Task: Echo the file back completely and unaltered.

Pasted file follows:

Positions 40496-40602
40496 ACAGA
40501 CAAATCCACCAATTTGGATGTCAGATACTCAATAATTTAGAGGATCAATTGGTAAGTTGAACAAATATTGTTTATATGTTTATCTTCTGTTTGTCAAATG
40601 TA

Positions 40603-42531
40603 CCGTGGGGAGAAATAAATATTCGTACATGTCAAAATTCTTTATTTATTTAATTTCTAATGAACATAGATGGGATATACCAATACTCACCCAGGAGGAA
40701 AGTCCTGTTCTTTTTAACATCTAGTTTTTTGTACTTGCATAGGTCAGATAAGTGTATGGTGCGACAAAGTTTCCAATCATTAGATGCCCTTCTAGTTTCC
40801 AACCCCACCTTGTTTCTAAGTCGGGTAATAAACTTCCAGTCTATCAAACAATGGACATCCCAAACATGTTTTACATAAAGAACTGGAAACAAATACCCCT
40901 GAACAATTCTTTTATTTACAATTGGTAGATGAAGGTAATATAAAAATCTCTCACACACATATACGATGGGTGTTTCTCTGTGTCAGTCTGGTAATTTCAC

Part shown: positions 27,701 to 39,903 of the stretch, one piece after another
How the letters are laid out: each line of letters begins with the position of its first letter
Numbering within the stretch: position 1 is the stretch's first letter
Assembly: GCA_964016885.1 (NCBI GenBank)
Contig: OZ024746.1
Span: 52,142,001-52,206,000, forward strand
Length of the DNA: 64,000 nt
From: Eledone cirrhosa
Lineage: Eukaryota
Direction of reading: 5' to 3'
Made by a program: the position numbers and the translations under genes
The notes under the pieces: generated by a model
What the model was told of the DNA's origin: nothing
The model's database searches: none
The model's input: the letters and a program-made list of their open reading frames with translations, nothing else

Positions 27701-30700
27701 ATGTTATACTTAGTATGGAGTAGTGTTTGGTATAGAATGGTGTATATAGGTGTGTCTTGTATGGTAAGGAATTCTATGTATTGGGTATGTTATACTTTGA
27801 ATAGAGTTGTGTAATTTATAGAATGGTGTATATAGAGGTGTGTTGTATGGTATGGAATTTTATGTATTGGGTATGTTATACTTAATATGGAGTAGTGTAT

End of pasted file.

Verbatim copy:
Positions 40496-40602
40496 ACAGA
40501 CAAATCCACCAATTTGGATGTCAGATACTCAATAATTTAGAGGATCAATTGGTAAGTTGAACAAATATTGTTTATATGTTTATCTTCTGTTTGTCAAATG
40601 TA

Positions 40603-42531
40603 CCGTGGGGAGAAATAAATATTCGTACATGTCAAAATTCTTTATTTATTTAATTTCTAATGAACATAGATGGGATATACCAATACTCACCCAGGAGGAA
40701 AGTCCTGTTCTTTTTAACATCTAGTTTTTTGTACTTGCATAGGTCAGATAAGTGTATGGTGCGACAAAGTTTCCAATCATTAGATGCCCTTCTAGTTTCC
40801 AACCCCACCTTGTTTCTAAGTCGGGTAATAAACTTCCAGTCTATCAAACAATGGACATCCCAAACATGTTTTACATAAAGAACTGGAAACAAATACCCCT
40901 GAACAATTCTTTTATTTACAATTGGTAGATGAAGGTAATATAAAAATCTCTCACACACATATACGATGGGTGTTTCTCTGTGTCAGTCTGGTAATTTCAC

Part shown: positions 27,701 to 39,903 of the stretch, one piece after another
How the letters are laid out: each line of letters begins with the position of its first letter
Numbering within the stretch: position 1 is the stretch's first letter
Assembly: GCA_964016885.1 (NCBI GenBank)
Contig: OZ024746.1
Span: 52,142,001-52,206,000, forward strand
Length of the DNA: 64,000 nt
From: Eledone cirrhosa
Lineage: Eukaryota
Direction of reading: 5' to 3'
Made by a program: the position numbers and the translations under genes
The notes under the pieces: generated by a model
What the model was told of the DNA's origin: nothing
The model's database searches: none
The model's input: the letters and a program-made list of their open reading frames with translations, nothing else

Positions 27701-30700
27701 ATGTTATACTTAGTATGGAGTAGTGTTTGGTATAGAATGGTGTATATAGGTGTGTCTTGTATGGTAAGGAATTCTATGTATTGGGTATGTTATACTTTGA
27801 ATAGAGTTGTGTAATTTATAGAATGGTGTATATAGAGGTGTGTTGTATGGTATGGAATTTTATGTATTGGGTATGTTATACTTAATATGGAGTAGTGTAT